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The Effect of Exercise on Pregnant Women
Pregnancy causes numerous anatomical and physiological changes to the body. Many of these changes are improved with regular exercise. Here is a brief rundown (without getting overly technical) of the changes your body is experiencing and an explanation as to why exercising during pregnancy is beneficial.
- Pregnancy causes an increase in blood volume, stroke volume, cardiac output, and heart rate (both resting and during exercise).
- During exercise there is less cardiac reserve so endurance and stamina are reduced.
- These changes cause exercise to feel harder than it did pre-pregnancy, and women may experience lightheadedness and dizziness due to decreased blood pressure.
- Exercise enhances the increase in blood volume by 10-15% as compared to non-exercising pregnant women, and the hearts of exercising pregnant women pump 30-50% more per beat than the hearts of non-exercising pregnant women.
- Pregnant women have increased resting oxygen consumption and improved gas exchange efficiency in the lungs.
- Exercise will feel harder due to getting short of breath more easily and increased respiratory rate.
- Exercise enhances these respiratory changes by improving gas transfer in tissues and increasing oxygen availability.
- Pregnancy and exercise can result in a 5-10% increase in aerobic capacity for up to a year following birth. Yes, you can come back faster and stronger!
- Pregnancy causes an increased metabolic rate, increased insulin resistance, increased fat utilization, and decreased maternal carbohydrate utilization.
- Pregnant women need to eat additional calories to support not only the pregnancy but also exercise. They also need to snack before a workout to prevent a drop in blood sugar.
- Exercise during pregnancy results in decreased fat accumulation, increased fat utilization for fuel (every endurance athlete’s dream!), and lessens the chance of developing gestational diabetes.
- Pregnancy causes an increase in body mass which results in greater heat production and an increase in body fat which means greater body insulation. The body dissipates this heat through its increased blood volume and increased ventilation rate, and through the skin’s extra surface area.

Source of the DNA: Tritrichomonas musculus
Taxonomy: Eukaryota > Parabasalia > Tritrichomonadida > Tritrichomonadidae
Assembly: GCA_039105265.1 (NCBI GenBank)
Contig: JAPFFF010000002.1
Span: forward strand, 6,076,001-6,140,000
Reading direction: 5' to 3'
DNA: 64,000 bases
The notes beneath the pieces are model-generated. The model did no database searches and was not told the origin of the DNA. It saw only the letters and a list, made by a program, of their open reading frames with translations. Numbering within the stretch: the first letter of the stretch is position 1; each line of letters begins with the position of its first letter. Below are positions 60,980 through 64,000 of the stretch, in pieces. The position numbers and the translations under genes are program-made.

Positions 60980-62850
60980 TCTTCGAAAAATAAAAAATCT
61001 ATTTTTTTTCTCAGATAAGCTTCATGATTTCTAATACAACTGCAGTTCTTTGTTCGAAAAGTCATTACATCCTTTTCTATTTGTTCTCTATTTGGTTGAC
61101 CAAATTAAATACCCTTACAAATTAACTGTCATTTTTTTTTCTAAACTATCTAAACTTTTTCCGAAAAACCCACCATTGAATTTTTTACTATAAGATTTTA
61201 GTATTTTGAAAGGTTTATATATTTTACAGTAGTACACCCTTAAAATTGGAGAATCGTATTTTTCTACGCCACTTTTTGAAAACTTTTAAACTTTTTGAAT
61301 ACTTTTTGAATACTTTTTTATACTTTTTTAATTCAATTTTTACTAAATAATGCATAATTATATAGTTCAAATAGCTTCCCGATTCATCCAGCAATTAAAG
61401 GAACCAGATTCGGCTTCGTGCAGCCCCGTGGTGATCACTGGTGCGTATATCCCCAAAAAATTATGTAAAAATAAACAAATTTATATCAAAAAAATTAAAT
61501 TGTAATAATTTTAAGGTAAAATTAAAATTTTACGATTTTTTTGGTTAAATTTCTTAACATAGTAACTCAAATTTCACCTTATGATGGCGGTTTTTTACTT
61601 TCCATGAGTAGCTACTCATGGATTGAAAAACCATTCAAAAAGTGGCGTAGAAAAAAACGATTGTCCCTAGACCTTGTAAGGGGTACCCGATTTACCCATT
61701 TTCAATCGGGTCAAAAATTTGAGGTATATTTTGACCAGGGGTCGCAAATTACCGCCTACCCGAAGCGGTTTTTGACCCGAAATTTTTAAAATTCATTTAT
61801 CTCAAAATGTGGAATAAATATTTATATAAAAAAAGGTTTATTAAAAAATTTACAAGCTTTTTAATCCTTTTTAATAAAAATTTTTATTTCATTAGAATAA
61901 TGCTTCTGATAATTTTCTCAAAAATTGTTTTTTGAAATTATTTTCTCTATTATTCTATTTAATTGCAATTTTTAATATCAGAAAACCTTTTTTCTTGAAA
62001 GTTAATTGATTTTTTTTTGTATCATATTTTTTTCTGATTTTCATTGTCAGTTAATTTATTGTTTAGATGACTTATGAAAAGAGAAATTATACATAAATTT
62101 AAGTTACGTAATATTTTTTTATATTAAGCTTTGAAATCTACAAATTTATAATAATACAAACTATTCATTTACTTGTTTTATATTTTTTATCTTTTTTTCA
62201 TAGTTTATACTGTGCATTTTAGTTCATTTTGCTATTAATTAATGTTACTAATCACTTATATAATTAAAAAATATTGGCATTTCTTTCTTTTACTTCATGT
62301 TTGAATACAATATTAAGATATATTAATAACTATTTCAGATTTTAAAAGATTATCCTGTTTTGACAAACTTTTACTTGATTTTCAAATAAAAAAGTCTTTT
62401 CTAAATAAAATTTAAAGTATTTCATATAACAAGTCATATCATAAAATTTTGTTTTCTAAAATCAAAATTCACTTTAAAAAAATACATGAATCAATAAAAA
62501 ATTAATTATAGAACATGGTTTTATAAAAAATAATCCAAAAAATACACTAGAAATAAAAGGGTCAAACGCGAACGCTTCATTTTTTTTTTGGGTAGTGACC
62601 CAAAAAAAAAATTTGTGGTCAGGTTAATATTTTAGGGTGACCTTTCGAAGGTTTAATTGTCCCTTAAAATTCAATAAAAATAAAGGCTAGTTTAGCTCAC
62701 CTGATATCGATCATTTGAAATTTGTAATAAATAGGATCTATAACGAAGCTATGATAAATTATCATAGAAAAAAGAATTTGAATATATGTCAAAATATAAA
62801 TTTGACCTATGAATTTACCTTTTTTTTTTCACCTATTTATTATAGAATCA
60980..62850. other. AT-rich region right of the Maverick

- Pregnant women need to drink extra water and avoid high heat and high humidity when exercising as prolonged heat exposure can lead to neural tube defects and preterm labor.
- Exercise increases the pregnant body’s sweat response mechanism to help with heat loss, and the increased blood volume built through exercise also helps reduce the body’s core temperature.
- The pregnant body experiences postural changes, a shift in the center of gravity, and increased joint mobility.
- Pregnant women are at increased risk for injury due to decreased balance and to decreased joint stability.
- Exercise improves the body’s ability to adapt to the these changes by increasing muscle strength and function.
Overall, the pregnant body experiences numerous changes to support the growing fetus. Exercise helps the body better adapt to these changes. If you have a healthy pregnancy with no complications, there is nothing more beneficial you can do to help your body and your baby than to continue to remain physically active.
Clapp JF. Exercising through Your Pregnancy. Omaha, NE: Addicus Books; 2012.
Hyatt G, Cram C. Prenatal and Postpartum Exercise Design. Tuscon, AZ: DSWFitness; 2003.